Student Financial Rights & Obligations
- You have the right to know what financial aid programs are available at your school.
- You have the right to know the deadlines for submitting an application for each of the financial aid programs available.
- You have the right to know how financial aid will be distributed, how decisions on that distribution are made, and the basis for these decisions.
- You have the right to know how your financial need was determined. This includes how costs for tuition and fees, room and board, travel, books and supplies, and personal expenses are considered in your need.
- You have the right to know how much of your financial need as determined by the institution has been met.
- You have the right to request an explanation of the various programs in your financial aid package.
- You have the right to know your school's refund policy.
- You have the right to know how the school determines whether you are making satisfactory academic progress and what happens if you are not.
- When you receive your financial aid, you have the right to know what portion of the financial aid you received must be repaid and what portion is scholarship aid. If the aid is a loan, you have the right to know the interest rate, any charges you must pay such as guarantee, insurance or origination fees, the total amount that must be repaid, the repayment procedures, the various options for consolidating or refinancing your loan, the length of time you have to repay the loan, when repayment will begin, the definition of default and its consequences, and whether you can repay your loan at any time.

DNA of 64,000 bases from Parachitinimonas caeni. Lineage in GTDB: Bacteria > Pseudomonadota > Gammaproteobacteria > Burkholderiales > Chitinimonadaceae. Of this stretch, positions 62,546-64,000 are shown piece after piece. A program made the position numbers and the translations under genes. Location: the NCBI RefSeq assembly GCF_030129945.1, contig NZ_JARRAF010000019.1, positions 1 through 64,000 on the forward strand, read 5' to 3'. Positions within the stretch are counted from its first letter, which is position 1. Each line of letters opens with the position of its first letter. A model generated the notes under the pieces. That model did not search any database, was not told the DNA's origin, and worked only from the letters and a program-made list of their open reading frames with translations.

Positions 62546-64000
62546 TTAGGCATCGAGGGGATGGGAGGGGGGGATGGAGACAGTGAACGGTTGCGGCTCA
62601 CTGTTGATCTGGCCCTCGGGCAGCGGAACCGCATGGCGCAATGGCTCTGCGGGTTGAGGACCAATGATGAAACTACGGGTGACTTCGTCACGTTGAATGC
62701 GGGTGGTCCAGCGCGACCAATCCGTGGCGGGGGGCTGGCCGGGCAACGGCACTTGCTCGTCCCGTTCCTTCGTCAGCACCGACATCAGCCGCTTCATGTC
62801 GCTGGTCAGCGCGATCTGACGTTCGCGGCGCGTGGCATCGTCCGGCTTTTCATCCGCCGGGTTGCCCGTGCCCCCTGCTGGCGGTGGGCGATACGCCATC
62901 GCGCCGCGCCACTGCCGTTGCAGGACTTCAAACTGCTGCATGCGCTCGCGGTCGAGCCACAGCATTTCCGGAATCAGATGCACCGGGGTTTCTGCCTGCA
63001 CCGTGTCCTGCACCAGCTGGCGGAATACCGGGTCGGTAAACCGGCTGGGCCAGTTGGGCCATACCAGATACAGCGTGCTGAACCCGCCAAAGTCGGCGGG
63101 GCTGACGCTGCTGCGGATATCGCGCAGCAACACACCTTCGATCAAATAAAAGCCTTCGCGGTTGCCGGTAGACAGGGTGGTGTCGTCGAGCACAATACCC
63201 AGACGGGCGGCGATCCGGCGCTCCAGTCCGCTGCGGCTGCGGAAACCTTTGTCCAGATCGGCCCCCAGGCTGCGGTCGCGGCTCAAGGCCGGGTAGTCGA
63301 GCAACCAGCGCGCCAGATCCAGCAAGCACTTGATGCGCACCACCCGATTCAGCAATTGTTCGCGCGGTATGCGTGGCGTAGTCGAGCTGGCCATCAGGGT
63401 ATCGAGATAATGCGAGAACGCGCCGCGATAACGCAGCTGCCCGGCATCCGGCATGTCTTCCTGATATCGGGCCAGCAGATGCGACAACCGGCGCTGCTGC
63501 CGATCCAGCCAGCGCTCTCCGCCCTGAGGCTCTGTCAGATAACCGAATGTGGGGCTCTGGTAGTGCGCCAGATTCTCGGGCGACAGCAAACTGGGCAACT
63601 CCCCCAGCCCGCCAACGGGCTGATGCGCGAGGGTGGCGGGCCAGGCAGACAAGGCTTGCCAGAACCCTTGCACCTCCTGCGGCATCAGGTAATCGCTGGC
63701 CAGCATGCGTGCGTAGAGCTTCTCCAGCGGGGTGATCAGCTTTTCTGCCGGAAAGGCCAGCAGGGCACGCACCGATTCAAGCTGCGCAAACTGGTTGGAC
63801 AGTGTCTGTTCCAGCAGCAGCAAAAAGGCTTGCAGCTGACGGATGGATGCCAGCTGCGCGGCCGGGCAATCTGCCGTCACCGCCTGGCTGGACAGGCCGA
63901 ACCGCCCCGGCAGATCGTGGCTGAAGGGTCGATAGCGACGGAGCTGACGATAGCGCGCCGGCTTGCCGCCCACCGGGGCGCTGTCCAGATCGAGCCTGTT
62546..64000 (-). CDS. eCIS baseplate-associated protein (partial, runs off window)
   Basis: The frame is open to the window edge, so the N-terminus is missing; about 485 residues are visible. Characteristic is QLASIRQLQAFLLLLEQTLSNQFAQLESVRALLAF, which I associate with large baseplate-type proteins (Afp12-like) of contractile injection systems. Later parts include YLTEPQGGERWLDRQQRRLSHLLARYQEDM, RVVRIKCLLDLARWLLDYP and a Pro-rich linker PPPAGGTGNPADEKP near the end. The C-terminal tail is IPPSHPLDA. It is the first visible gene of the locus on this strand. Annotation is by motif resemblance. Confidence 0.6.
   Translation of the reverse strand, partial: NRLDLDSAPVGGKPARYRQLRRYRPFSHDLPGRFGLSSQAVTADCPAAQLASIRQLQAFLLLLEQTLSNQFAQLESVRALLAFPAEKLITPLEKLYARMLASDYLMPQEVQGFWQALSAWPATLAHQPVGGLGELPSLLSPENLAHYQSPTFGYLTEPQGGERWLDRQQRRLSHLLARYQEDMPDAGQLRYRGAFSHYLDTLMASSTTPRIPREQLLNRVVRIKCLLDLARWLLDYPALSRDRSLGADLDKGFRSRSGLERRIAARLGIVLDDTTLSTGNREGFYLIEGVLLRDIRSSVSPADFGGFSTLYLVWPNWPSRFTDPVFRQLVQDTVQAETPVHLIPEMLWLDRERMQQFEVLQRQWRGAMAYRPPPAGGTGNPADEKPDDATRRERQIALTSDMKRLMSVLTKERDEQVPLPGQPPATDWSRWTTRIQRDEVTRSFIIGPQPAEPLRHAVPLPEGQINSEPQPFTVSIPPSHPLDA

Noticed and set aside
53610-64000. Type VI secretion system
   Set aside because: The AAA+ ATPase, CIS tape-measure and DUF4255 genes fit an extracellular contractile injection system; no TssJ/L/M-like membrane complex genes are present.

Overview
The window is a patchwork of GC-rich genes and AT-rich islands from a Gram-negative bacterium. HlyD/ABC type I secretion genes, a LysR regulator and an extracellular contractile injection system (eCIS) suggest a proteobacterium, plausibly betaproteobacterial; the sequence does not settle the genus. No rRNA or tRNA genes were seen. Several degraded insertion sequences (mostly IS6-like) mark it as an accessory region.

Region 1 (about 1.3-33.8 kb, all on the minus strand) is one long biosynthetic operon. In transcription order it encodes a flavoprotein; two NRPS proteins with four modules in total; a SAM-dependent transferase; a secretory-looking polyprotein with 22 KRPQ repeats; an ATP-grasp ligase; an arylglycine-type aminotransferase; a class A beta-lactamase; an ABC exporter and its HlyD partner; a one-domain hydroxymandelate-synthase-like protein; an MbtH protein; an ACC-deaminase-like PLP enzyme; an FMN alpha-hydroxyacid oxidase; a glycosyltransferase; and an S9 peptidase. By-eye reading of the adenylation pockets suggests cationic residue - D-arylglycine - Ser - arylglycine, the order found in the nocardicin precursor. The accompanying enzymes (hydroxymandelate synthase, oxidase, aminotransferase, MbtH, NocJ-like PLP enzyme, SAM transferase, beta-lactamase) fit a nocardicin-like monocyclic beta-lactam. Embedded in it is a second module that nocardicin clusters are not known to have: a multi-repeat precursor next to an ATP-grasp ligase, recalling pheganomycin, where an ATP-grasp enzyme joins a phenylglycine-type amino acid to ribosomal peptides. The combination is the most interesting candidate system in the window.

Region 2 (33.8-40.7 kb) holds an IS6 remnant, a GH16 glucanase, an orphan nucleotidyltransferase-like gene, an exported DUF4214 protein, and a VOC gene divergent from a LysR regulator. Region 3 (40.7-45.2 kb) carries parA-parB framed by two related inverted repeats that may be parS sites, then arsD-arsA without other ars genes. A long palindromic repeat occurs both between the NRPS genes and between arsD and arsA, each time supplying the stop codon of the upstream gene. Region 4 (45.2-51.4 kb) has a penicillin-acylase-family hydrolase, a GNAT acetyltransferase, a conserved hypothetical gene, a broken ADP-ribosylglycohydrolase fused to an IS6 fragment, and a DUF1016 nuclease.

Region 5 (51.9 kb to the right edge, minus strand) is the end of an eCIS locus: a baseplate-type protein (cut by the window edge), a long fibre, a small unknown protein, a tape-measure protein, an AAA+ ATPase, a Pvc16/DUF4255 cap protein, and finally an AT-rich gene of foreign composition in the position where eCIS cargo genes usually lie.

- Your school must notify you in writing whenever it credits your account with Direct Student Loan funds. This notification must be sent no earlier than 30 days before and no later than 30 days after the school credits your account. You may cancel all or a portion of the loan by informing your school within 14 days after the date that your school sends this notice, or by the first day of the payment period, whichever is later.